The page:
That’s a big question. The answer changes all the time. Anything can be art, technically. Whether or not it’s any good is a separate conversation.


Sculptural Painting series by Michael Ward-Rosenbaum


8. For traditional paintings that depict visual images, there is usually a frame that accompanies the image, setting a ritualistic, man-made boundary that simultaneously designates the image as a work of art and declares the fictional, fantasy-based or imaginary space of the picture. Your work defies all of these protocols and declares that the frame itself is the work of art. You are essentially saying that life and the world outside the work of art are also a work of art. What do you think about this commentary, and is everything a work of art? Or does everything have the possibility to become a work of art?


At first my work addressed the construction of the painting surface. Then it addressed the frame. Through negative space, the work pointed at the wall it was hung upon. Presumably, the work would be hung in an art viewing space (gallery, museum, etc). The work is asking the viewer to consider the space. How does this space influence your perception of the work? I want people to explore the ideology of the gallery space. Now that the work has been featured in online exhibitions and in print, I hope it will pose questions about those spaces as well. I’m not saying everything is art. I’m just asking the viewer to consider the space that contextualizes the art they see.


Sculptural Painting series by Michael Ward-Rosenbaum


9. What are some visual and cultural influences that contributed to your sculptural paintings? For example, mandalas of Tibetan Buddhism or symbols of Christianity? Or even Piet Mondrian’s paintings?


The work of Robert Rymon and Carlo Scarpa. They’ve been the primary influences on the works you’re referring to, I think.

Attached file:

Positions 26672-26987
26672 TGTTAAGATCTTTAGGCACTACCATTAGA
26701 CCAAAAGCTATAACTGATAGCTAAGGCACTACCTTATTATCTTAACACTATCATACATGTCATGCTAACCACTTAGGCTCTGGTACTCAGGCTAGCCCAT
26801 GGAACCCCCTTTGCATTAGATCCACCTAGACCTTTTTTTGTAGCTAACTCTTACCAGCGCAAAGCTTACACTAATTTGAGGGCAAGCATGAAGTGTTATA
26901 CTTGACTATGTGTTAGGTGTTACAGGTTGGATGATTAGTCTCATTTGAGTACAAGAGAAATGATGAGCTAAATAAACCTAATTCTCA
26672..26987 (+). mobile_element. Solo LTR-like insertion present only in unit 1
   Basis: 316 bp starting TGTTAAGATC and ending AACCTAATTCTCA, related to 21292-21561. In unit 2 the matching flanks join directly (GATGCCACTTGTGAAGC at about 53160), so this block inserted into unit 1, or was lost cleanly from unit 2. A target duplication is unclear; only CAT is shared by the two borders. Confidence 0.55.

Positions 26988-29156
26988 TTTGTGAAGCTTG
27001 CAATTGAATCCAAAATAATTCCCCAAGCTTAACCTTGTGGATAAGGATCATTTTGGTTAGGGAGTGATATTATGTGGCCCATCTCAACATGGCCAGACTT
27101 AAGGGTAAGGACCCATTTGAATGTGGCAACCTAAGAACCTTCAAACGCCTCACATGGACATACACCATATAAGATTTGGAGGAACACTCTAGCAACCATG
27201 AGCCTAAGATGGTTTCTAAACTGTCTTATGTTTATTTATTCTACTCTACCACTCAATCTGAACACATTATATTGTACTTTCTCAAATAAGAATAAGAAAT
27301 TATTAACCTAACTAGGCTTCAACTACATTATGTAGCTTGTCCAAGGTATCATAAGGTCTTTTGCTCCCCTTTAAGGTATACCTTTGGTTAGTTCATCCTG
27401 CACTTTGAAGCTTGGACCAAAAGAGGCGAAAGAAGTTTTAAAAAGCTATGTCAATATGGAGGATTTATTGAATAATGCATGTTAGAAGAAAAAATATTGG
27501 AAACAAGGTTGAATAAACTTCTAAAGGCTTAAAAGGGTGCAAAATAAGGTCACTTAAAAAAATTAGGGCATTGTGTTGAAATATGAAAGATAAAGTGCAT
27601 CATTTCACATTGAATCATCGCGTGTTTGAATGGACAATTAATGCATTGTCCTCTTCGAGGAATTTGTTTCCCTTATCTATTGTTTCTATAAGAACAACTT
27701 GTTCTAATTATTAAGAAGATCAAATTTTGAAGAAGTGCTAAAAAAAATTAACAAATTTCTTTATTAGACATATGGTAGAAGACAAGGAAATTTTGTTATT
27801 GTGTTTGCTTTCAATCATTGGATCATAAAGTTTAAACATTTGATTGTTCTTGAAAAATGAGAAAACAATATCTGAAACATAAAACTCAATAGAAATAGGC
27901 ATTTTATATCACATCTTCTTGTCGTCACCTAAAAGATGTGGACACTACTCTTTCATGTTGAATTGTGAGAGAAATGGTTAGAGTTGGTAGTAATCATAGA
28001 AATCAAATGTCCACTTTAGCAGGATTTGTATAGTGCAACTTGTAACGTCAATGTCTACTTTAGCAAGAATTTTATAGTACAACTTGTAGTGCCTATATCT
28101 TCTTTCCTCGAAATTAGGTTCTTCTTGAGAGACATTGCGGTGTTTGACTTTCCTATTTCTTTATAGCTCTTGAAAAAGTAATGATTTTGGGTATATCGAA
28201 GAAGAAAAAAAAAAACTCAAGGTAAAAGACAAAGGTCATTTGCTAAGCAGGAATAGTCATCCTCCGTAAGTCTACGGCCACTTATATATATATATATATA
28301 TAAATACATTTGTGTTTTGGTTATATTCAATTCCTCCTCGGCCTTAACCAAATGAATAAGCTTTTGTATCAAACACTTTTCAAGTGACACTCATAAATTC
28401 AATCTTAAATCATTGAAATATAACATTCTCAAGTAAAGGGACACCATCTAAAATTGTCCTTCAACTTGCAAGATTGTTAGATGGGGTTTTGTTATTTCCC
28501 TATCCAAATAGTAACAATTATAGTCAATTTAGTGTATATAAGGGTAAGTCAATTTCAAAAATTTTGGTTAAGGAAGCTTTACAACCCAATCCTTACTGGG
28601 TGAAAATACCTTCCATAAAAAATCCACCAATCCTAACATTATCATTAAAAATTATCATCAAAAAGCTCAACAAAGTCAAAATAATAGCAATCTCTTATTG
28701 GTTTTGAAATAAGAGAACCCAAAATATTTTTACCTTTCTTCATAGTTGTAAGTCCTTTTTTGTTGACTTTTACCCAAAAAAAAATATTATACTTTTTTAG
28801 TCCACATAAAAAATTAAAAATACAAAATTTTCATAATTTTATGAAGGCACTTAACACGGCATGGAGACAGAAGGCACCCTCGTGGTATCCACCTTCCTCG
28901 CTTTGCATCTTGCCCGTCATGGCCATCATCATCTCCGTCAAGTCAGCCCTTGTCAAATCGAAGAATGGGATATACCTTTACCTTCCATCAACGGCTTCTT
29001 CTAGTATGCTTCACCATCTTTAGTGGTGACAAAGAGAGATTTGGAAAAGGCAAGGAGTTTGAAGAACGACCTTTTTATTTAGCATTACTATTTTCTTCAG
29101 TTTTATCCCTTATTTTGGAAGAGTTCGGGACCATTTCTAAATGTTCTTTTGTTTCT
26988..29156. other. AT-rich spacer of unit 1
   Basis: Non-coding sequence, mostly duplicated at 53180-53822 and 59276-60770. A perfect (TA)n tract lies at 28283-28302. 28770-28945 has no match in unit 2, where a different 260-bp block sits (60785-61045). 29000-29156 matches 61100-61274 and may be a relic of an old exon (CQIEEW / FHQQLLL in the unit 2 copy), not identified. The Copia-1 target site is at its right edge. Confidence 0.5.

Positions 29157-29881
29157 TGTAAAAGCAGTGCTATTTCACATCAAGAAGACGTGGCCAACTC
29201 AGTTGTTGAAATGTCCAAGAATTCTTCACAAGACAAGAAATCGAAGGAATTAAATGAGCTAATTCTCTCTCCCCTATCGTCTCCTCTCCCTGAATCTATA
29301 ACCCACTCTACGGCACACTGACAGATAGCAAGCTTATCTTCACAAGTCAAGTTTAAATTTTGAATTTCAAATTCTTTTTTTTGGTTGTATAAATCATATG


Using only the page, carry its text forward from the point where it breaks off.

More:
Sculptural Painting series by Michael Ward-Rosenbaum


10. Who are some of your favorite artists that directly influenced your recent bodies of work?


I’m focusing on a series of ink drawings right now. I’m not looking at anyone in particular. I’m mostly referencing my old sketchbooks. I’m trying to loosen up and let my hand make the marks it wants to make. Music is influencing the drawings more then anything. I’m listening to a lot of Bill Evans, Chet Baker, Adrianne Lenker, The Carter Family, Crumb, Vashti Bunyan, Young Thug and Playboi Carti.


11. Where do you go from here? Do you incorporate Arduino, Processing, and electronic components to introduce greater systems-based interactive aspects or mathematical outcomes? Or is less actually more? What do you think about the artwork of absolutely nothing by the Italian artist Salvatore Garau?


For me, less is more. At least for right now. I keep a nice pen in my pocket and several sketchbooks with nice paper in my backpack. Thats my go to right now. I still have all my saws and plenty of select pinewood on hand. I spend money on paint every other month even though I haven’t used any in three years. I know eventually the time will come. My practice changes every few years.


I don’t know much about Salvatore Garau. I think his invisible sculpture reminds me of Maurizio Cattelan's “comedian”.